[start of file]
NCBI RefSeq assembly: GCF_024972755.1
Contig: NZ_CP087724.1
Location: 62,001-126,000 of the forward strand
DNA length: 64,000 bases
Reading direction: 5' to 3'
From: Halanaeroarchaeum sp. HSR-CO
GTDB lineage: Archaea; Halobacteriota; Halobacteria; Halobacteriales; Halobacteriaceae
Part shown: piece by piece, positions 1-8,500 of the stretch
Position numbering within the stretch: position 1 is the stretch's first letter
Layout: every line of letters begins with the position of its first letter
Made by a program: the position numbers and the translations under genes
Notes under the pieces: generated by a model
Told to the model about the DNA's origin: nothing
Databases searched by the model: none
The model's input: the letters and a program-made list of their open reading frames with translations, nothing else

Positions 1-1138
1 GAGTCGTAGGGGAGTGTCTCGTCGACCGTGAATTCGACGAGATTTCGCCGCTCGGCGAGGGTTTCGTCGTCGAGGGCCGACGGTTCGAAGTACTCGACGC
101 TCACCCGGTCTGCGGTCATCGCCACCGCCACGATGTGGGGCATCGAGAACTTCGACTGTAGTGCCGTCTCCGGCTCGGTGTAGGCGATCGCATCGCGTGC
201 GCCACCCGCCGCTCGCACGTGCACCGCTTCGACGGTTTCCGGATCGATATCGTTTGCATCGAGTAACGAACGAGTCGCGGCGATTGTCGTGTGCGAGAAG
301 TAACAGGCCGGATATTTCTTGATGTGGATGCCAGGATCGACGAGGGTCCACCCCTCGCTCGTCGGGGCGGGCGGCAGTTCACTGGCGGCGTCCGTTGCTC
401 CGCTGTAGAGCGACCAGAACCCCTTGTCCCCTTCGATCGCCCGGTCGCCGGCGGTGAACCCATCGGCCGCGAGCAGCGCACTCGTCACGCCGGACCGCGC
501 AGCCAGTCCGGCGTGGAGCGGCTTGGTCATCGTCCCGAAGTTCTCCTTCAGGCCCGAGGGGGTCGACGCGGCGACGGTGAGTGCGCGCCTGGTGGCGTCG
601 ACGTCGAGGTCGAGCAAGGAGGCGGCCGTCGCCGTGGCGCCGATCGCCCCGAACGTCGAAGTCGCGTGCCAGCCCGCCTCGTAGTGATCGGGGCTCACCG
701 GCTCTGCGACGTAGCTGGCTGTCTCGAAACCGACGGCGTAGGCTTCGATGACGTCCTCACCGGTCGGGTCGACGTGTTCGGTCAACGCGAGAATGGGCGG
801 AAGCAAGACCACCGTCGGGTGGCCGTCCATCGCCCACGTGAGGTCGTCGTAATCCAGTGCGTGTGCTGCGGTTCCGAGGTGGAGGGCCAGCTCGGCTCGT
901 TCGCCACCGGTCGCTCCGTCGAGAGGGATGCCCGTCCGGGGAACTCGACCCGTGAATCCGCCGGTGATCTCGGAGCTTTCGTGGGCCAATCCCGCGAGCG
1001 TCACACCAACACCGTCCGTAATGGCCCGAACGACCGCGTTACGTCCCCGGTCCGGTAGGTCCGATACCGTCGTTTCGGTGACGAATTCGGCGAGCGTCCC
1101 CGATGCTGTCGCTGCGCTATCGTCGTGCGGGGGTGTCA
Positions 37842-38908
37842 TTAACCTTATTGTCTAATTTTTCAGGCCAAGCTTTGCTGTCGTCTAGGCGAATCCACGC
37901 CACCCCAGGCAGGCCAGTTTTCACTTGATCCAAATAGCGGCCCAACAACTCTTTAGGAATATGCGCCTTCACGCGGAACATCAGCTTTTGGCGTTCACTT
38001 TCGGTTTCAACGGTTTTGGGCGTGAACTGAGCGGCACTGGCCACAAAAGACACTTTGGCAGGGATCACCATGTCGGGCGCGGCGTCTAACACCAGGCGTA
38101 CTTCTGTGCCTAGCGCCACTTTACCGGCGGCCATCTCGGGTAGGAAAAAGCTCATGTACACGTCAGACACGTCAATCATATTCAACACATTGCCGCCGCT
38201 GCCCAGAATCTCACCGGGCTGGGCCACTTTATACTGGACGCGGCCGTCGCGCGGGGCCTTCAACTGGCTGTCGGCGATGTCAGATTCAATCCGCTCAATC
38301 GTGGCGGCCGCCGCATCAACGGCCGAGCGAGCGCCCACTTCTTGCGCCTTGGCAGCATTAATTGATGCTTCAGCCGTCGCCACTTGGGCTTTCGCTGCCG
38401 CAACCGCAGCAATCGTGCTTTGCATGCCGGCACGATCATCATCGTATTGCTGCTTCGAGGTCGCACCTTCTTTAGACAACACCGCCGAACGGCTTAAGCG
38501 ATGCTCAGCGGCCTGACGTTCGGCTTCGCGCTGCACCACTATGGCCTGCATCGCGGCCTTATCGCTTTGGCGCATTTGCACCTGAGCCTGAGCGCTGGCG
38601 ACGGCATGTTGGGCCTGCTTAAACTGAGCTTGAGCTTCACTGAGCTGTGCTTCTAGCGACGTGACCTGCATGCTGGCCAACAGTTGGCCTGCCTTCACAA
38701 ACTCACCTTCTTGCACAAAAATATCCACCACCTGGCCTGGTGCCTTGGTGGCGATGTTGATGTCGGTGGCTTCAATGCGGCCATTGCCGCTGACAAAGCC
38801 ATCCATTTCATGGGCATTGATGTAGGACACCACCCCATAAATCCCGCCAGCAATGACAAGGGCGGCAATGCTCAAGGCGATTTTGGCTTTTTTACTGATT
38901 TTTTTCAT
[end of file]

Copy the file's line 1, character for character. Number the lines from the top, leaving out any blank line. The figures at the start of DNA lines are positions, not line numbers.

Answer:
NCBI RefSeq assembly: GCF_024972755.1